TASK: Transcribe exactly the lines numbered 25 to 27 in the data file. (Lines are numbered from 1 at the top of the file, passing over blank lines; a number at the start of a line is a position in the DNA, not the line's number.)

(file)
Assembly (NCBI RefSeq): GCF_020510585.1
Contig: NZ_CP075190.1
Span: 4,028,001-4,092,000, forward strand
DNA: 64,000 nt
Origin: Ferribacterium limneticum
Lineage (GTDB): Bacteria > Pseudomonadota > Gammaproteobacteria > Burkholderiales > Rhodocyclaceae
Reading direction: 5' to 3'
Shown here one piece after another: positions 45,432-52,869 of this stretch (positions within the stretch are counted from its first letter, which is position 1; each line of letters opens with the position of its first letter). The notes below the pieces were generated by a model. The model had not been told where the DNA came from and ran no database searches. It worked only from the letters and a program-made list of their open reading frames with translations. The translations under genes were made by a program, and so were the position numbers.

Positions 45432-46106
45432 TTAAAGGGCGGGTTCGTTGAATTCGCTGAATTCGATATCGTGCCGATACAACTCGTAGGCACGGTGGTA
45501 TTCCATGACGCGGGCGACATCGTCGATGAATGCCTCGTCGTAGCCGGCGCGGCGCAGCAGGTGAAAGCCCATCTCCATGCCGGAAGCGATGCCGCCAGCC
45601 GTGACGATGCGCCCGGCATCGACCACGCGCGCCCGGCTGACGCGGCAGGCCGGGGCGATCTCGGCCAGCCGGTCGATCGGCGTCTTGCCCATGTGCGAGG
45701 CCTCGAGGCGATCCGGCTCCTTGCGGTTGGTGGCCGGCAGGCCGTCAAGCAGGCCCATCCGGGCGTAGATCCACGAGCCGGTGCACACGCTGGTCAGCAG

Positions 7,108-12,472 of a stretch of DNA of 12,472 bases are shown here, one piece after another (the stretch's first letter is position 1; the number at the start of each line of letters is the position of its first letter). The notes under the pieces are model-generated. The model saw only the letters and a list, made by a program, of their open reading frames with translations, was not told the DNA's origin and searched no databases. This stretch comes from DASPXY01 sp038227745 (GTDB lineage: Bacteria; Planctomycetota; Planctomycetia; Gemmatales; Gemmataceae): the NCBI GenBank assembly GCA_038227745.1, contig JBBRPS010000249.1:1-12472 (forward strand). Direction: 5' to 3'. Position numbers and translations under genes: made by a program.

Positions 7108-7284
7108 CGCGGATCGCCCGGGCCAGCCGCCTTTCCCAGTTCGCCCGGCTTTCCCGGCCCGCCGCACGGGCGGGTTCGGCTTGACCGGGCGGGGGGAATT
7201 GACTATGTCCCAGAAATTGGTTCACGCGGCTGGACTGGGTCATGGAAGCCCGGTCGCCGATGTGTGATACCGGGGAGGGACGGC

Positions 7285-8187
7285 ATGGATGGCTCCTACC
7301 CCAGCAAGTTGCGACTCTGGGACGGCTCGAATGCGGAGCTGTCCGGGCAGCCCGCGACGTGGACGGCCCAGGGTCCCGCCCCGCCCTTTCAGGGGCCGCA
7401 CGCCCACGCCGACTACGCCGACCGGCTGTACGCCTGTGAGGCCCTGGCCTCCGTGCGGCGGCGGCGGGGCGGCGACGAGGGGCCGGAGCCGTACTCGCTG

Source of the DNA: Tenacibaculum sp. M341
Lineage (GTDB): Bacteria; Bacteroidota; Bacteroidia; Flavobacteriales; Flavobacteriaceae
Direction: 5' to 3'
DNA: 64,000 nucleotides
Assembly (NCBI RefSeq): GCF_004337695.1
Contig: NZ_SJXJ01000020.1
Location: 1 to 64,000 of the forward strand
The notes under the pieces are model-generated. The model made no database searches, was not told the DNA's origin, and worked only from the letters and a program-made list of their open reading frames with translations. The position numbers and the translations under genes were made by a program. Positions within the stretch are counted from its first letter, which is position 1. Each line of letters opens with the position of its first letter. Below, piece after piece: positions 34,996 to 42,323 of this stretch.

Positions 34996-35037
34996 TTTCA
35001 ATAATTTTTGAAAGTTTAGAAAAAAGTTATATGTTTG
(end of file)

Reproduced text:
DNA: 64,000 nucleotides
Assembly (NCBI RefSeq): GCF_004337695.1
Contig: NZ_SJXJ01000020.1